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1. Coronary physiology
2. Exercise physiology
3. Events that precipitate acute coronary syndrome and angina
Acute coronary syndromes
Decreased exercise tolerance and worsening of angina symptoms during the winter months is a well-documented phenomenon among patients with coronary artery disease (CAD).1 There is a significant increased risk of acute myocardial infarction (AMI) with cold temperatures,2 even when taking into account confounding factors such as altered glucose and cholesterol levels and higher incidence of respiratory infections.3 ,4 When comparing seasonal differences in the northern and southern hemispheres, a higher incidence of AMI correlates with periods of cold weather in both hemispheres (figure 1).5 ,6 The risk of AMI in cold temperatures is further increased if exercise is being performed. Notable examples are shovelling snow7 and downhill skiing,8 which involve significant isometric exercise and dynamic exercise components. While epidemiological studies suggest a strong link between exercising in the cold and AMI, a causal relationship is yet to be demonstrated.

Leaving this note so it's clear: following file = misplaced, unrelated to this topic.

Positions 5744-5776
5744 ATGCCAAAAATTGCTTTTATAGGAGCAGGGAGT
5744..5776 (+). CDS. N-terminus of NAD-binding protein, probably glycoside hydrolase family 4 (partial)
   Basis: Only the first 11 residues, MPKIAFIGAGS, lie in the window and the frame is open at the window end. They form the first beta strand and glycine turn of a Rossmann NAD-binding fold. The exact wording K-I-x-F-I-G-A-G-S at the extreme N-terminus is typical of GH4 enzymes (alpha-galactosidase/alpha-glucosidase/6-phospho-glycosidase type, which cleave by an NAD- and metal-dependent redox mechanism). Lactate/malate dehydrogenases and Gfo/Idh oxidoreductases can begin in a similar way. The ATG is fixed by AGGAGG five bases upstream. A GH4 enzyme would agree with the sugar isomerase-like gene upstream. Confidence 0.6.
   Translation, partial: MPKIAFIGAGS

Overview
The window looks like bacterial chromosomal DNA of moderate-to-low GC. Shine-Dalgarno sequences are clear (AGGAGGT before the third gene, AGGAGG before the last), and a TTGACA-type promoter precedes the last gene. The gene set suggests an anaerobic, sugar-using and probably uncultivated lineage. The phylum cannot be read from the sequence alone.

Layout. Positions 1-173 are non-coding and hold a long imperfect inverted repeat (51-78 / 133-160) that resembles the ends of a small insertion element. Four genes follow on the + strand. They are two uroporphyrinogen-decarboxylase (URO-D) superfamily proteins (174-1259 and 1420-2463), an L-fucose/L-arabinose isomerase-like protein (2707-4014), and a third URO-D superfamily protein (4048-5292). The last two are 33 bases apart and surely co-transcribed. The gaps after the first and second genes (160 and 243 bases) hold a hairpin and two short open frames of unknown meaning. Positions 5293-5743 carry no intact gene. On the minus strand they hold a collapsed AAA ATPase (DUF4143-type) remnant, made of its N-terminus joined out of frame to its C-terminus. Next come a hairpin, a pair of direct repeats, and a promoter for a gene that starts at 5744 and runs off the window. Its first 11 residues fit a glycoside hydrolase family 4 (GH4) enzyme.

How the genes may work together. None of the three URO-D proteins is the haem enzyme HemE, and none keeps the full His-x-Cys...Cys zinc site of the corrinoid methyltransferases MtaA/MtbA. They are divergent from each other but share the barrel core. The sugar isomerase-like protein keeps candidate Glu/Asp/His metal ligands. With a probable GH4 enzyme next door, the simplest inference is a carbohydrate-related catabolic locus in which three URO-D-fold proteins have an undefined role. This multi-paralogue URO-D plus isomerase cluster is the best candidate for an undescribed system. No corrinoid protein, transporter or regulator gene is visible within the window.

The exact mechanism by which cold increases the risk of AMI remains unclear. Proposed mechanisms include a myocardial oxygen supply and demand mismatch or an …
Contributors VM-S, RPW and CDG were involved in the writing and initial critical review of the manuscript. MSM, SRR and TP were involved in subsequent critical review.
Funding British Heart Foundation Clinical Training Fellowship awarded to Dr Williams grant number FS/11/90/29087. National Institute for Health Research (NIHR) Biomedical Research Centre based at Guy's and St Thomas’ National Health Service Foundation Trust and King's College London.
Competing interests None.
Provenance and peer review Commissioned; externally peer reviewed.
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